Carl McCreath is one of many restaurant executives finding it a challenge to recruit staff.
The president of restaurant operations at Steamworks Brewing Co. and Rogue Kitchen & Wetbar has been hiring as many employees as possible, but he said his ventures remain short-staffed.
B.C.’s minimum wage rose 4.1% on June 1 to $15.20 — the highest rate among provinces and second only to Nunavut in Canada.
The higher wage, which also applies to liquor servers, has been ineffective in luring workers in part because restaurants often already pay more than minimum wage.
McCreath said his establishments pay significantly more than $20 for experienced line cooks and that advertised rates for those skilled workers have risen by about $5 per hour compared with about six months ago.
Other retailers and hospitality-sector employers have also been increasing pay above minimum wage to attract staff.
Lululemon Athletica Inc., for example, said Aug. 26 that all of its global staff would as of Sept. 27 be paid at least $15 or $17 per hour, depending on the role and market. Retail employees are also eligible for Lululemon’s team-based bonus program, which can provide employees with an extra $3 per hour, on average, based on store performance.
One of the challenges for restaurant owners is that fewer people are looking for work in the sector, in part because COVID-19 restrictions on dining in the past year have made the sector less reliable as a source of income, McCreath said.
“There’s a tonne of work visas that usually happen in a typical year – for Australians or the Irish,” he said. “None of those people are in the market right now, so I think there are a lot of contributing factors [to challenges in hiring].”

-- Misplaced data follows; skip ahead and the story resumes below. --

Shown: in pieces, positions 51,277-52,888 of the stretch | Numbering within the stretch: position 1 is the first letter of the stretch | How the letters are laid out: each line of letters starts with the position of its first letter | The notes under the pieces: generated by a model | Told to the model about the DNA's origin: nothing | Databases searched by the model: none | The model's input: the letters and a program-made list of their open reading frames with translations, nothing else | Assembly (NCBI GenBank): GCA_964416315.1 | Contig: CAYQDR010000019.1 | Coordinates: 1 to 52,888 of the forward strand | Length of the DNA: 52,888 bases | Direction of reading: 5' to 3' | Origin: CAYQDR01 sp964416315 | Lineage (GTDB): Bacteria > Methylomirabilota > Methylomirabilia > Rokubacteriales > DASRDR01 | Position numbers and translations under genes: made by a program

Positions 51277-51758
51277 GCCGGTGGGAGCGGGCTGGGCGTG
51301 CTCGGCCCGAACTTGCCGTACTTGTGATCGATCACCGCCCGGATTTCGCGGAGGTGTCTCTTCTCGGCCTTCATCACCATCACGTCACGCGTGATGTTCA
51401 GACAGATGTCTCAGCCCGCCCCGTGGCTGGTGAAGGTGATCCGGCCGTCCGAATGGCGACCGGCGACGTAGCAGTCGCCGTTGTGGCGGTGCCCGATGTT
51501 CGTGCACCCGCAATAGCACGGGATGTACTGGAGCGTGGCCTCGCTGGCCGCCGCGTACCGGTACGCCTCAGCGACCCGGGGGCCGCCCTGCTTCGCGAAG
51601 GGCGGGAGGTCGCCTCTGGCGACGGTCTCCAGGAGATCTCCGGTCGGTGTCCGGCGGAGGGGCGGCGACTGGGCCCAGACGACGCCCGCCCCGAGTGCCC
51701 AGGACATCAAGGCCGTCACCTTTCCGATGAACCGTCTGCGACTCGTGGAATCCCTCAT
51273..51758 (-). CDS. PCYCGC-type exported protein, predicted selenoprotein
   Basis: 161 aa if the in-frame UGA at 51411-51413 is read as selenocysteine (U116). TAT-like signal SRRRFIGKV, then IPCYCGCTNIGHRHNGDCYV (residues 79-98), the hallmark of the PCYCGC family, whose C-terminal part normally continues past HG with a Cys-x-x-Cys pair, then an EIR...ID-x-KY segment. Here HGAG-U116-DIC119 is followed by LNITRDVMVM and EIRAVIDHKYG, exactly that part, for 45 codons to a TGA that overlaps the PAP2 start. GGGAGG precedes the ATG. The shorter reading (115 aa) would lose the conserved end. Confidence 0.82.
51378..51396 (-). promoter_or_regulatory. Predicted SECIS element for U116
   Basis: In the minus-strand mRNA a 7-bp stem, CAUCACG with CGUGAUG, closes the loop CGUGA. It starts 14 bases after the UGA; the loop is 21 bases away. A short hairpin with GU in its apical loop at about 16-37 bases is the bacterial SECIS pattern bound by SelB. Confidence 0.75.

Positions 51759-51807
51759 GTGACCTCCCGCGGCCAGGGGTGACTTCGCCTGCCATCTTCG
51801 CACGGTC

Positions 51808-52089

British Columbia Restaurant and Foodservices Association (BCRFA) president and CEO Ian Tostenson said the sector remains attractive for people who enjoy interacting with customers or making meals.
While boosting hourly wages helps attract staff, there are other ways to boost recruitment, he said.
For example, restaurant managers could be flexible in scheduling hours, and offer benefits, such as medical and dental coverage.
Tostenson added that workers are attracted to employers who pay for added training and career development.
“One option could be an allowance for someone to go and take courses,” he said. “Some restaurants will now say, ‘You can bring your family a couple of times a month and eat at the restaurant at 50% off,’ just to give the staff a little bit of a break.”
The BCRFA has also been involved with the federal government’s development of protocols for the Express Entry program, which enables skilled restaurant workers to immigrate to Canada.
If the BCRFA’s immigration consultant can prove, through a labour market opinion, that there are no Canadians willing or able to take a specific job, an Express Entry immigrant can be hired to fill it, Tostenson said.
He would like the requirement for the labour market opinion to be waived because there is such a shortage of labour at the moment.
Eligible workers from abroad must speak English, Tostenson said. All foreign workers must also have a culinary diploma or hospitality management education in their field of work and at least four to five years’ of experience in the job they are applying for in Canada.
They then need to pass a medical exam and COVID-19 screening.
Pre-pandemic, in 2019, about 1,000 of these workers came to B.C., Tostenson said. That slowed to a trickle in 2020, and so far this year “hundreds” have been able to come to B.C., he said.
The problem, he added, is that many countries that would have been sources for these workers “are just slow in processing their own paperwork, because of COVID-19.”